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Vascular events in healthy older women receiving calcium supplementation: randomised controlled trial

BMJ 2008; 336 doi: (Published 31 January 2008) Cite this as: BMJ 2008;336:262

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The need for vitamin K in calcium supplements

Calcium supplements and myocardial infarction risk

Bolland and colleages reported that intake of supplemental calcium
resulted in improved bone strength but that the increased calcium
consumption was paralleled by an over 2-fold increase of adverse
cardiovascular events (1). Here we wish to put forward that during recent
years it has become clear that two vitamins are involved in the regulation
of calcium metabolism: whereas vitamin D stimulates intestinal uptake of
calcium, vitamin K is required for the synthesis of two regulatory
proteins: osteocalcin in bone and matrix Gla-protein (MGP) in the
vasculature. Vitamin K is required for the biological activity of both
proteins (2). It has been demonstrated that the majority of young healthy
adults not receiving vitamin K supplements are vitamin K-insufficient,
resulting in a substantial fraction (about 30%) of osteocalcin and MGP
being synthesized as inactive proteins. This fraction increases with age
(3). Various research groups have reported an association between poor
vitamin K status and the rate of bone loss and cardiovascular
calcification. MGP is an inhibitor of calcium salt precipitation and it is
the strongest inhibition of soft tissue calcification presently known.

Moreover, it is the only known defence system of the vasculature against
mineralization. This defence system is compromised in non-supplemented
subject since the typical “western” diet contains insufficient vitamin K
to activate all MGP. Under such conditions it is only to be expected that
if the calcium load is increased by administering a calcium supplement,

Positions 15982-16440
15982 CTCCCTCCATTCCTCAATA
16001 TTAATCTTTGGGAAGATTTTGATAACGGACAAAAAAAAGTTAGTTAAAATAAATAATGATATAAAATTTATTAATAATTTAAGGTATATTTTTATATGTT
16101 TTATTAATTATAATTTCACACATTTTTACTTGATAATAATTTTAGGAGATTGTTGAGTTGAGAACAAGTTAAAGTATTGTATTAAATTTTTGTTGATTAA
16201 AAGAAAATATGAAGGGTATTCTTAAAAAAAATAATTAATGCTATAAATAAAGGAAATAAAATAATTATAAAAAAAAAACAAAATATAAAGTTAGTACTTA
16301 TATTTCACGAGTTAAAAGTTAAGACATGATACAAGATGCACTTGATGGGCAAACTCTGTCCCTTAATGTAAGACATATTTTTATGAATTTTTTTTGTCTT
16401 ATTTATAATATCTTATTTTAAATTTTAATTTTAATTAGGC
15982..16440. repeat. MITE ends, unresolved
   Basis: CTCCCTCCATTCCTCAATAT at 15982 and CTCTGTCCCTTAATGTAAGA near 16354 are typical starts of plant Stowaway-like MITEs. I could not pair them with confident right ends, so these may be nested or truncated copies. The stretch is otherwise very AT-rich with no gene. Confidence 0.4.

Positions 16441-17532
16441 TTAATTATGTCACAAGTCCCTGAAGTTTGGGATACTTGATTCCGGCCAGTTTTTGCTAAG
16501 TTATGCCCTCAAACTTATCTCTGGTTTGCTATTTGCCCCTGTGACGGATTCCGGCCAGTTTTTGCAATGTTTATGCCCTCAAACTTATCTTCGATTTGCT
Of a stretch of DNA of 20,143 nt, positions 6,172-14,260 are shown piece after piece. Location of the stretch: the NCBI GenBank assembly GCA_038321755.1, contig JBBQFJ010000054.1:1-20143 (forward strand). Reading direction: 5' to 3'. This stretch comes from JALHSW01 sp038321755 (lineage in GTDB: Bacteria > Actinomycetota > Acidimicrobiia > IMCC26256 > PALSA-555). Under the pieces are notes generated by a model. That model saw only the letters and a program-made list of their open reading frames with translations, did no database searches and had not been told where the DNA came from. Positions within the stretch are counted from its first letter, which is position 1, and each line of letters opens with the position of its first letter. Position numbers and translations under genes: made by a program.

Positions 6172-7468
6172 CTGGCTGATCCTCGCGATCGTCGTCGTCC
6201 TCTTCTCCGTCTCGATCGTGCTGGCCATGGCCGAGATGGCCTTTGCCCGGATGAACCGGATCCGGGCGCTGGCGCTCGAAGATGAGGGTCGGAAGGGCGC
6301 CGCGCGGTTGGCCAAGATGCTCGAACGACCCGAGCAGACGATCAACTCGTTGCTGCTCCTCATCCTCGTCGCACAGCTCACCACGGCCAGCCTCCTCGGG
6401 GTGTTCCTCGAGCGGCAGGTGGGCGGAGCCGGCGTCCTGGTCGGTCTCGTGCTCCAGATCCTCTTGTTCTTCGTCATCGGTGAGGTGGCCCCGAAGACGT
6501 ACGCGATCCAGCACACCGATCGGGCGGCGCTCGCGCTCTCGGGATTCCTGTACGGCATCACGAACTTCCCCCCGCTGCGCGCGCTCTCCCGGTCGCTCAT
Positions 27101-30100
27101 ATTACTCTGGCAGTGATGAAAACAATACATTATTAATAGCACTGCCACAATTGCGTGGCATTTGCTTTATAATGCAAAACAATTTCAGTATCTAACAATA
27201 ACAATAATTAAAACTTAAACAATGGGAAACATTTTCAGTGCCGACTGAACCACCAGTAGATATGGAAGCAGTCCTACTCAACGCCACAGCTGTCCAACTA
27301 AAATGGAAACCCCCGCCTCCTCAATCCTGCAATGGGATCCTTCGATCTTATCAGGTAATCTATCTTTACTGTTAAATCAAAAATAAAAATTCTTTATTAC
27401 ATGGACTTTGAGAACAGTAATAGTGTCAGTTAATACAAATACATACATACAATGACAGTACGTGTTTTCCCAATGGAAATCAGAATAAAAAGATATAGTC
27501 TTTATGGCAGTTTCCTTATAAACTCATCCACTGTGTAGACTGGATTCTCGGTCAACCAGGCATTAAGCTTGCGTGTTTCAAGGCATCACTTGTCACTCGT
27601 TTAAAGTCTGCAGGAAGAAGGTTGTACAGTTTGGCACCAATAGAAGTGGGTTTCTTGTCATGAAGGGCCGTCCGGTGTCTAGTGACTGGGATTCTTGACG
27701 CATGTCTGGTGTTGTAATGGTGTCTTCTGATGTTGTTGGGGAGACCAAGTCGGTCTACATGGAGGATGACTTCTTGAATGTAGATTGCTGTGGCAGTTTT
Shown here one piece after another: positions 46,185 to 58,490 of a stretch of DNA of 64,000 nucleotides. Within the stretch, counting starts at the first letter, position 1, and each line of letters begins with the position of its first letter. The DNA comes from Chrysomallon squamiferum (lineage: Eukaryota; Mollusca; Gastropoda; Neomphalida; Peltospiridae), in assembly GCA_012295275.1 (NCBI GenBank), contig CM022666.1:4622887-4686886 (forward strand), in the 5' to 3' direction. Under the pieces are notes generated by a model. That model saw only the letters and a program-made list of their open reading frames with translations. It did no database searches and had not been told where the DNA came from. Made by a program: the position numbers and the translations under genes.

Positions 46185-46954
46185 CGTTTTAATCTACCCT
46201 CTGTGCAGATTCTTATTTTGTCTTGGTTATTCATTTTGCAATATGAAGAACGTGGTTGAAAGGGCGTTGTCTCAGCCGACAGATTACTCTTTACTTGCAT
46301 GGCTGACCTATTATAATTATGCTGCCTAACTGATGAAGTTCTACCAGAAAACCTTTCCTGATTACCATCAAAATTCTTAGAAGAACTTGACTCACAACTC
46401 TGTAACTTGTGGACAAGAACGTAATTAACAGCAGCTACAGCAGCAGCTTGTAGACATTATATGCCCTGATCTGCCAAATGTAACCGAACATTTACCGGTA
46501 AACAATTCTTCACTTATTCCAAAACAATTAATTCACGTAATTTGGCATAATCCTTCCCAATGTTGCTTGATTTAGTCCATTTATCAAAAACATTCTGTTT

the risk of vascular calcification will increase. We have recently shown
that aortic calcification, myocardial infarction risk and cardiovascular
mortality are inversely associated with the intake of vitamin K, notably
K2 (4). Moreover, in a 3-year intervention study age-related vascular
stiffening was completely blocked by high vitamin K intake (5). It is to
be expected, therefore, that the increased infarction risk associated with
calcium supplements is counteracted by the concomitant intake of vitamin
K2. We therefore strongly recommend that calcium supplements (which in
most cases also contain vitamin D) will be enriched with a low dose of
vitamin K2. Preliminary data from our lab suggest that a dose between 20
and 200 micrograms per day may be effective in this respect.

1. Bolland MJ, Barber, PA, Doughty RN, Mason B, Horne A, Ames R,
Gamble GD, Grey A, Reid IR. Vascular events in healthy older women
receiving calcium supplementation: randomised controlled trial. Brit Med J
published online 15 Jan 2008.

2. Berkner KL, Runge KW. The physiology of vitamin K nutrititure and
vitamin K-dependent protein function in atherosclerosis. J Thromb
Haemostas 2004; 2: 2118-2132.

3. Schurgers LJ, Teunissen KJF, Hamulyák K, Knapen MHJ, Vik H,
Vermeer C. Vitamin K-containing dietary supplements: comparison of
synthetic vitamin K1 and natto-derived menaquinone-7. Blood 2007; 109:

4. Geleijnse JM, Vermeer C, Grobbee DE, Pols HAP, Schurgers LJ,
Knapen MHJ, van der Meer IM, Hofman A, Witteman JCM. Dietary intake of
vitamin K-2 reduces the risk of cardiac events and aortic atherosclerosis:
The Rotterdam Study. J. Nutr. 2004; 134: 3100-3105.

5. Braam LAJLM, Hoeks APG, Brouns F, Hamulyák K, Gerichhausen MJW,
Vermeer C. Beneficial effects of vitamin K on the elastic properties of
the vessel wall in postmenopausal women: a follow-up study. Thromb
Haemostas 2004; 91: 373-380.

Competing interests:
None declared

Competing interests: No competing interests

01 February 2008
Leon J Schurgers
Senior Scientist
Cees Vermeer
University Maastricht, VitaK BV universiteitssingel 50, 6200 MD Maastricht, the Netherlands